A team of biologists from British Columbia captured the female caribou in the Selkirk Mountains, just north of the United States-Canada border. They moved her to a captivity pen near the city of Revelstoke, where she will stay for at least a month, Science reports. It is believed that she is the only surviving member of the southernmost caribou herd, the final herd to spend its time on both sides of the border.
Canada’s caribou populations have been dwindling over the years as their habitats become increasingly threatened by those seeking the natural resources, including timber, gas, and oil, present there. Climate change has also been a major factor as it cripples food sources and creates irregular weather patterns, making it difficult for caribou to survive.
Montana Fish, Wildlife and Parks Wildlife Biologist Tim Thier has had a distinguished career working with animals and birds in the western United States, but when he approached a impromptu checkpoint manned by Mexican Federal Police in Chihuahua while searching for grizzly bears nearly 40 years ago, he wasn’t sure how long, or if, that career would last.
Thier recently retired from the state agency, capping a 30-year career with it. But Thier’s career studying and working with wildlife dates back much further than that.
He first worked in Northwest Montana in 1976 with famed bear biologist Chuck Jonkel. Jonkel, who died nearly three years ago, was a pioneering bear biologist who spurred the careers of many who studied bears and other wildlife. Thier also worked with Chris Servheen of the U.S. Fish and Wildlife Service, the first grizzly bear recovery coordinator, who retired in 2016.
Reminder: There is a rally for public lands in Helena at noon on January 11. The following write-up is shamelessly stolen from an announcement sent out by Dave Hadden of Headwaters Montana . . .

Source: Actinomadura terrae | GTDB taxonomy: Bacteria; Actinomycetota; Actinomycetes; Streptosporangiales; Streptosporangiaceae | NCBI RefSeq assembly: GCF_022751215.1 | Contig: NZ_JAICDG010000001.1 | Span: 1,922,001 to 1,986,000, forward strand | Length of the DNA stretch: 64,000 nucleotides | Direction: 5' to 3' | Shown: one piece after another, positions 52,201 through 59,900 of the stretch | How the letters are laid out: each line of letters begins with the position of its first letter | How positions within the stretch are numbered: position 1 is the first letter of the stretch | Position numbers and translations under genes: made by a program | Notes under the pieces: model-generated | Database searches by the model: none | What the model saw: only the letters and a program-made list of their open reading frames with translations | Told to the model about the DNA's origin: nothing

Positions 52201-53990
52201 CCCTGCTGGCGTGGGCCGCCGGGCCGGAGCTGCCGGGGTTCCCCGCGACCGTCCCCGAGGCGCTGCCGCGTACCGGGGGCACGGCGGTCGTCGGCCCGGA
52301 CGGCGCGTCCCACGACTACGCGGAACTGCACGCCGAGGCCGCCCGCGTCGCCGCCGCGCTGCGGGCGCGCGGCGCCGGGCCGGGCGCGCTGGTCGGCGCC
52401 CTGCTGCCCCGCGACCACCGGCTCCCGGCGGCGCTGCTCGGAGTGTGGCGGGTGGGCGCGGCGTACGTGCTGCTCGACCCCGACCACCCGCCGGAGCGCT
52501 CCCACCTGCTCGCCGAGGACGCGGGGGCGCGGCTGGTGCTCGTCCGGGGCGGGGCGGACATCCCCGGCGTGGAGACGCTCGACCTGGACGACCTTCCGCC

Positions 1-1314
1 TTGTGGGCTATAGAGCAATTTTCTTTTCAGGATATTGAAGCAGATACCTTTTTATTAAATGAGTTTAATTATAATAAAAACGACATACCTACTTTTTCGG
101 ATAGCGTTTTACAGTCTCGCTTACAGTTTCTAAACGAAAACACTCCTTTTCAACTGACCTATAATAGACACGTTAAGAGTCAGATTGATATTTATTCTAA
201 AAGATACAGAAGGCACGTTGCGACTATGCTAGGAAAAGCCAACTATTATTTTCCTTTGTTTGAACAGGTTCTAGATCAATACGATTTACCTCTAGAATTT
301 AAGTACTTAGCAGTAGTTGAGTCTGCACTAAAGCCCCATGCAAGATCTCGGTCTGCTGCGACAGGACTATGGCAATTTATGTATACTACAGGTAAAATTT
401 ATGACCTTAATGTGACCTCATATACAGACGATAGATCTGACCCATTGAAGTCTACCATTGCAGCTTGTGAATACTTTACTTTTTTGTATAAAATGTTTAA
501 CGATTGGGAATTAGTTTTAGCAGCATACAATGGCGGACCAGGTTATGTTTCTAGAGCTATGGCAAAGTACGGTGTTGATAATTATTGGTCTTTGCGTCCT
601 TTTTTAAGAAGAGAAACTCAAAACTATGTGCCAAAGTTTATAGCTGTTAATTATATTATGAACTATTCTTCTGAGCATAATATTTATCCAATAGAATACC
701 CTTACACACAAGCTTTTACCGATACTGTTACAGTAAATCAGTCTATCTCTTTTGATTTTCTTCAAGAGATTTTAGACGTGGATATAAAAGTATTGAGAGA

What are you doing next Friday, January 11, 2019?
I plan to be in Helena at the Public Land Rally organized to tell the Montana Legislature to keep public lands in public hands and protect Montanans’ public land heritage.
You may have noticed that public lands across the West have come under increased pressure (some would say assault) from private interests seeking energy, minerals, timber, or personal benefit from the nation’s public lands.
The Montana Legislature’s majority membership has a history of listening to and favoring those private interests, including efforts to transfer public lands to state ownership – for possible dispossession to private ownership.
The Legislature convenes for its biennial 90-day session on January 7. We think it’s appropriate for them to get an early message from citizens from across the great state of Montana to support public lands and all the social, economic, environmental, and spiritual sustenance that they provide.
Despite the government shutdown, U.S. Forest Service supervisors last week signed a new management plan for the Flathead National Forest, along with amendments that standardize grizzly bear management for the Lolo, Kootenai and Helena-Lewis and Clark National Forests.
The plan, more than five years in the making, covers aspects of forest management from timber harvest to wilderness areas to mountain biking. Forest Supervisor Chip Weber says the groundwork for the announcement was put into place before the government shut down, and represents the culmination of years of groundwork with a variety of groups, individuals and companies.
“It provides the sideboards for how the forest will be managed for the next 15 to 20 years.”
Here’s a good summary of the challenges facing grizzly recovery planning, by the inimitable Rob Chaney . . .
Was the bear that dug up earthworms on a Stevensville golf course last October a sign of the end or the beginning of grizzly recovery in Montana?
That question occupied everyone at last week’s Interagency Grizzly Bear Committee (IGBC) winter meeting in Missoula after a second attempt to delist grizzlies from Endangered Species Act collapsed in court. But the two-day gathering adjourned without revealing how to answer the court critique or how to deal with new grizzly issues. They range from how to fill grizzly-deprived places like the Selway-Bitterroot Wilderness to how to get more than a dozen state and federal agencies to share their bear conflict reports for analysis. That means continued participation from top agency decision-makers, who were in noticeably short supply at the Missoula meeting.
The U.S. Fish and Wildlife Service (FWS) and Department of Justice must decide by Dec. 21 whether to appeal the latest defeat of its Greater Yellowstone Ecosystem delisting. If the federal government doesn’t appeal, grizzly managers face several choices for the future. The direction they pick will say a lot about how the Endangered Species Act handles a high-maintenance animal like Ursus arctos horribilis.